You are taking a sabbatical year backpacking through Asia. You want to find some place to work in exchange for food and accommodation. After doing a google search you find the site http://www.helpx.net and decides to give it a try. You will soon notice that the website offers a lot of information but the structure has a lot of room for improvement. The navigation is also not fully intuitive. What if there was an easier way to access the information without getting lost?
HelpX.net is a website for exchanging help between Hosts (providing accomondation and often also food) and Helpers (providing help with various tasks of the host) and for enabling the two groups to get in contact with eachother. The website has a lot of valuable information available for both parties, but it could be more easily accessible. In this evaluation, we will concentrate on usability of the Helper role in order to limit the project, even though the site is designed for both groups. Our main focus is to redesign the main page and the navigation required to find a suiting host in order to make the user journey towards a host as clear as possible for a helper. Since many of the Helpers are backpackers who want to get free food and accommodation (thus saving money) in exchange for helping other people out, they will be our target users.
Our usability evaluation consisted of interviews with two possible and one actual users of the site. All interviewees were presented to the same scenario:
“You are taking a sabbatical year backpacking through Asia. You want to find some place to work in exchange for food and accommodation. After doing a google search you find the site http://www.helpx.net and decides to give it a try.”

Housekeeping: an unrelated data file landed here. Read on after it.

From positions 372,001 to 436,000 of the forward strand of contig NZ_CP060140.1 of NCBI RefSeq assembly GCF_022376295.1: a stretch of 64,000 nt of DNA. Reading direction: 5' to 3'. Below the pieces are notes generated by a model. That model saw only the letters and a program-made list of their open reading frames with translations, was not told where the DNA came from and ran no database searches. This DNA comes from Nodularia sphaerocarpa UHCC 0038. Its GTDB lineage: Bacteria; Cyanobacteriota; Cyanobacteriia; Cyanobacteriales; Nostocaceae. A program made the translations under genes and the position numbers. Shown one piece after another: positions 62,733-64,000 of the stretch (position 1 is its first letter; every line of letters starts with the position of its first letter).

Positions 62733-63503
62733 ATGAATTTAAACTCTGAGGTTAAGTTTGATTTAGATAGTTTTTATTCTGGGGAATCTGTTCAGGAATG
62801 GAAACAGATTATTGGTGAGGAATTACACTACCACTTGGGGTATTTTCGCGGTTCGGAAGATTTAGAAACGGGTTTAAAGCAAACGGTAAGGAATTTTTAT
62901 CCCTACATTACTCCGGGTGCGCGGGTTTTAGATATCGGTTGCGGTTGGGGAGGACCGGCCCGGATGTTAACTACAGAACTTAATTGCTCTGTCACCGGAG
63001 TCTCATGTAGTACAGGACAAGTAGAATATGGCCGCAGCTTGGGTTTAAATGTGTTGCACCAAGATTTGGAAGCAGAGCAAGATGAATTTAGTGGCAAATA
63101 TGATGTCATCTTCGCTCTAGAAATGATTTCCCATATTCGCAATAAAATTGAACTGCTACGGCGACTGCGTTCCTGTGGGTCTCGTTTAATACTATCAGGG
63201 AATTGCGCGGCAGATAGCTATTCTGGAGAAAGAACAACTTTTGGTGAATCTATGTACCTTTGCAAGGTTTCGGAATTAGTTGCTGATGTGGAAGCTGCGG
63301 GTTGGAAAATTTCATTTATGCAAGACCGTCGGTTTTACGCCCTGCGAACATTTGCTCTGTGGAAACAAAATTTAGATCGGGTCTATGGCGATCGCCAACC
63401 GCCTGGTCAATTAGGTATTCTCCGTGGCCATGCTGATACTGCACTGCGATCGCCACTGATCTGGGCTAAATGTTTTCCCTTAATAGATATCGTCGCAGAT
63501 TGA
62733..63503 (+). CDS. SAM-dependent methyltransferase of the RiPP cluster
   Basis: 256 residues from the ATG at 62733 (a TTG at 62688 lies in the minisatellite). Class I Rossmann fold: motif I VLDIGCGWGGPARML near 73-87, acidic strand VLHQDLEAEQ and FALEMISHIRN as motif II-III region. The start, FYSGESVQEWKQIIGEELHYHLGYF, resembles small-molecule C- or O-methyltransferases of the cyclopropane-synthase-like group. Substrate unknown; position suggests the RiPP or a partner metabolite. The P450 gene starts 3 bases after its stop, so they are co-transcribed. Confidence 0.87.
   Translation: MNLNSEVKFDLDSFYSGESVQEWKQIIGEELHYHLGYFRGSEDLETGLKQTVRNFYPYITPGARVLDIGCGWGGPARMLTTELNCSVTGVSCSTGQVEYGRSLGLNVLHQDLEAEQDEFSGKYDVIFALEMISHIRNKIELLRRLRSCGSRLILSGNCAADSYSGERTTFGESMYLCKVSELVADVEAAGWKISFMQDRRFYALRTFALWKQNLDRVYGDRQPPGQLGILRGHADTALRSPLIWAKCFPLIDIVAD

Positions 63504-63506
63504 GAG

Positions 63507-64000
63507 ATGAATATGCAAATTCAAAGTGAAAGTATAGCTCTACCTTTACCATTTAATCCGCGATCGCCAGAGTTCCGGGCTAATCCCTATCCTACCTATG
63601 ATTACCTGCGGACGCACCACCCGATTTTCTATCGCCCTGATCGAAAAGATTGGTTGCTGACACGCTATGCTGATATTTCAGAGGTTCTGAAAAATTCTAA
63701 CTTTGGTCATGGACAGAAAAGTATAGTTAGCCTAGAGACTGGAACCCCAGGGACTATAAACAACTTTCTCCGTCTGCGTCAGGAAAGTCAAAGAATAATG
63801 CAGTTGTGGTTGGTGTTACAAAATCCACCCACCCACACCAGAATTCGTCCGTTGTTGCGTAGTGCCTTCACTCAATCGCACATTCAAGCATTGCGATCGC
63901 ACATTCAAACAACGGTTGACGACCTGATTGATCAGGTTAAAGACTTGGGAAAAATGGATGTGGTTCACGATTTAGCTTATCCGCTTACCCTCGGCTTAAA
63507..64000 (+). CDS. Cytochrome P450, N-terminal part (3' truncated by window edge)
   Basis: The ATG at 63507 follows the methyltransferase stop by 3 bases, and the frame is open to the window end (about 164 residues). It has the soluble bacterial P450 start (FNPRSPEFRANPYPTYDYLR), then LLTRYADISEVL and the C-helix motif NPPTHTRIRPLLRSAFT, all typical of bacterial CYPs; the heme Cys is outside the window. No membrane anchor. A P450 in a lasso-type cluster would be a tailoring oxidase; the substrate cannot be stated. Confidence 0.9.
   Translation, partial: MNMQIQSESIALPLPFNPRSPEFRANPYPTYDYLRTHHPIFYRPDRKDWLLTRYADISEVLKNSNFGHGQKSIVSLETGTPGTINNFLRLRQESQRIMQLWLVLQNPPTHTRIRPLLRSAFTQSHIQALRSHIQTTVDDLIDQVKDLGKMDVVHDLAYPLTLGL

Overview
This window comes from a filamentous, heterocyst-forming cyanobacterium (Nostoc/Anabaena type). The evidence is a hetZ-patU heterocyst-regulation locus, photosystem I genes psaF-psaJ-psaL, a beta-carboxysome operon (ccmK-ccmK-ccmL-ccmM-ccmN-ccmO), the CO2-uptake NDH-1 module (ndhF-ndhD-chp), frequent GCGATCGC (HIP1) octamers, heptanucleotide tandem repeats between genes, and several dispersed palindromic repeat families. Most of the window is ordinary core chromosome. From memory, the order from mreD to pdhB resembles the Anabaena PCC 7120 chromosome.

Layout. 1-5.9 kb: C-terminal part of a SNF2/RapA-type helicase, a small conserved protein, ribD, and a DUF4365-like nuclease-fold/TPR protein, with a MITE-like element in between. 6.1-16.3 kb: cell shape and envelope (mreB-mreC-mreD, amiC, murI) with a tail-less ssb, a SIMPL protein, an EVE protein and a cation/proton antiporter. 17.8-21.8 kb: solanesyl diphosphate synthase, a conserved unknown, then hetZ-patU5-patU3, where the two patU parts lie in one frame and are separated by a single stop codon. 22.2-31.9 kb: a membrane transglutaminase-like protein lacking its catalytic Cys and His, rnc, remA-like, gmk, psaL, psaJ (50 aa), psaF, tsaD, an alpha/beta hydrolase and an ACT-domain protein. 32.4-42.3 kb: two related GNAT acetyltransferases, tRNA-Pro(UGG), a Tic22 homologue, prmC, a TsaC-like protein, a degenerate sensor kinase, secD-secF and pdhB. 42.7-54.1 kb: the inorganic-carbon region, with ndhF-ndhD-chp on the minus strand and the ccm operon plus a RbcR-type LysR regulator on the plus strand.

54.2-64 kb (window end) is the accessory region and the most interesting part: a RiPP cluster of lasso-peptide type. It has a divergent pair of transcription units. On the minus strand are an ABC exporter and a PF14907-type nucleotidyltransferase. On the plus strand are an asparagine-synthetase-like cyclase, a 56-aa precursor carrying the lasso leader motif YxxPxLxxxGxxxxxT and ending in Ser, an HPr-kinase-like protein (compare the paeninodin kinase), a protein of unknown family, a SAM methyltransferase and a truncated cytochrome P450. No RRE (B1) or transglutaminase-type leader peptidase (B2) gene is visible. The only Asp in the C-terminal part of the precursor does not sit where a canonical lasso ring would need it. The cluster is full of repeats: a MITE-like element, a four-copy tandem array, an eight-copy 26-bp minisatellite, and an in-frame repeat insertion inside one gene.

And asked the following questions:
What are the most important things for a backpacker to find on this site?
When viewing a host, what are the main things you want to know about them.
Find one host in China that has room for 2 helpers and is an organic farm. (observe them and take notes as they do so. Film with your phone if it is OK).
What difficulties did they find?
What difficulties did you observe?
After the interviews, we proceeded with compiling a list of problems with the site based on the answers:
Borders or buttons would be preferable to ordinary links according to one interviewee.
Non-clickable photos (pics cannot be seen in larger sizes) when users expected them to be clickable.
Entire presentation, design layout was not considered attractive.
The size of the website changes when you navigate, which was not considered consistent.
One interviewee considered the comment box in the middle of the home page to be misleading and not expressing what the site is actually about.
Location maps for Asia proved really hard to find, interviewees didn’t see them during navigation.
There is no map with all hosts in the world. Have to click different location maps.
There is no search option in home page. As such there is no way to jump directly to what a person is looking for.
Not able to filter host by what time of the year they are hosting or the number of helpers they accept. Other filtering (reviewed hosts only etc.) is available only to logged in users, which could at least be expressed to those not logged in.
Contact details regardings a host can be found if and only if the helper has registered, something that some interviewees disliked. However this is probably done in order to have an incentive to register as a premium host, otherwise no one would ever pay for the service. A similar service, wwoof (http://www.wwoofchina.org) shows even less host info to non paying users.
Need to login in order to see reviews. Same reasons as above. An option to consider would however be to show the average number of stars received by previous helpers.
Contacting admin regarding FAQ’s or any issue was not designed properly and hectic to click and type in new page. It should be visible on the top rather than in every page than in bottom.